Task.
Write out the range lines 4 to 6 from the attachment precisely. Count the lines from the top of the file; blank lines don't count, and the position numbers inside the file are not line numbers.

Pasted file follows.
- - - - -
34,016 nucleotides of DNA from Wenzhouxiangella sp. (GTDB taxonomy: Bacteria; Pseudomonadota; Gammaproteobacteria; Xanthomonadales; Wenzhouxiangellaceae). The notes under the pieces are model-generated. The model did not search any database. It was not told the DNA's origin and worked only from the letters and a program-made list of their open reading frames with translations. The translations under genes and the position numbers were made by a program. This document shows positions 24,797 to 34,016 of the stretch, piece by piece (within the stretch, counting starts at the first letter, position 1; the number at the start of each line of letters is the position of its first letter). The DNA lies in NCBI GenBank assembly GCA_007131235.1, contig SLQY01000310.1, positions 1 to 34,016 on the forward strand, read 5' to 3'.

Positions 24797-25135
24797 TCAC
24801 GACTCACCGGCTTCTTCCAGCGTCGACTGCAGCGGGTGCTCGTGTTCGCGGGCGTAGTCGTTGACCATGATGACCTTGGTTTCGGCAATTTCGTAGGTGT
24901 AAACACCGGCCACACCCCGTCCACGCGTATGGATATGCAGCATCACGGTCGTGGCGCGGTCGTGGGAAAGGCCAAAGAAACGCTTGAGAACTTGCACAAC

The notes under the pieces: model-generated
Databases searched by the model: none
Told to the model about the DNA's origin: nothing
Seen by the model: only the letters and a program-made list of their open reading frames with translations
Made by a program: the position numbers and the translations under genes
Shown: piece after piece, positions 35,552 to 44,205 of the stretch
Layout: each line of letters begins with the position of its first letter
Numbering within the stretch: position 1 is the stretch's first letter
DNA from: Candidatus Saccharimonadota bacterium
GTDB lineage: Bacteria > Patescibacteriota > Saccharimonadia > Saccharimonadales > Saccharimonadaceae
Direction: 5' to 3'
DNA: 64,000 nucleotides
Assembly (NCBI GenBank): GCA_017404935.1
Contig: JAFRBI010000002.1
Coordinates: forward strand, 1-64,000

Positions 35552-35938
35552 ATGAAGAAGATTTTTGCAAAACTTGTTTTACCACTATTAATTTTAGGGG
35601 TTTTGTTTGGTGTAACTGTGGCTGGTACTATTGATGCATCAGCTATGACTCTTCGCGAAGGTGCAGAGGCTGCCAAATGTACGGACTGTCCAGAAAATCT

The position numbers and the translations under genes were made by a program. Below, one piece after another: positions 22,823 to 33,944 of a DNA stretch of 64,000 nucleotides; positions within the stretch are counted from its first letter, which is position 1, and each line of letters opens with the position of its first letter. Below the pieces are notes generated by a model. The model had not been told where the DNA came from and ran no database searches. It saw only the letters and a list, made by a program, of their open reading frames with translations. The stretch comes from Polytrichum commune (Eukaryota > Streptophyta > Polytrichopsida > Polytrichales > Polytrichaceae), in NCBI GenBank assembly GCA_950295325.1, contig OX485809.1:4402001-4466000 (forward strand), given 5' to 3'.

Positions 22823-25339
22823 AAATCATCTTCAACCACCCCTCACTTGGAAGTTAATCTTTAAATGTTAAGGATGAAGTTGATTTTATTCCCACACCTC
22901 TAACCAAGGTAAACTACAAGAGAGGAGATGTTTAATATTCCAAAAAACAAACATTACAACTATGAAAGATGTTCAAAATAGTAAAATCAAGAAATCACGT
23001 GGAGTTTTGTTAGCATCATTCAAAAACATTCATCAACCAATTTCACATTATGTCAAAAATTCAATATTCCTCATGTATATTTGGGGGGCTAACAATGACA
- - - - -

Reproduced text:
24801 GACTCACCGGCTTCTTCCAGCGTCGACTGCAGCGGGTGCTCGTGTTCGCGGGCGTAGTCGTTGACCATGATGACCTTGGTTTCGGCAATTTCGTAGGTGT
24901 AAACACCGGCCACACCCCGTCCACGCGTATGGATATGCAGCATCACGGTCGTGGCGCGGTCGTGGGAAAGGCCAAAGAAACGCTTGAGAACTTGCACAAC

The notes under the pieces: model-generated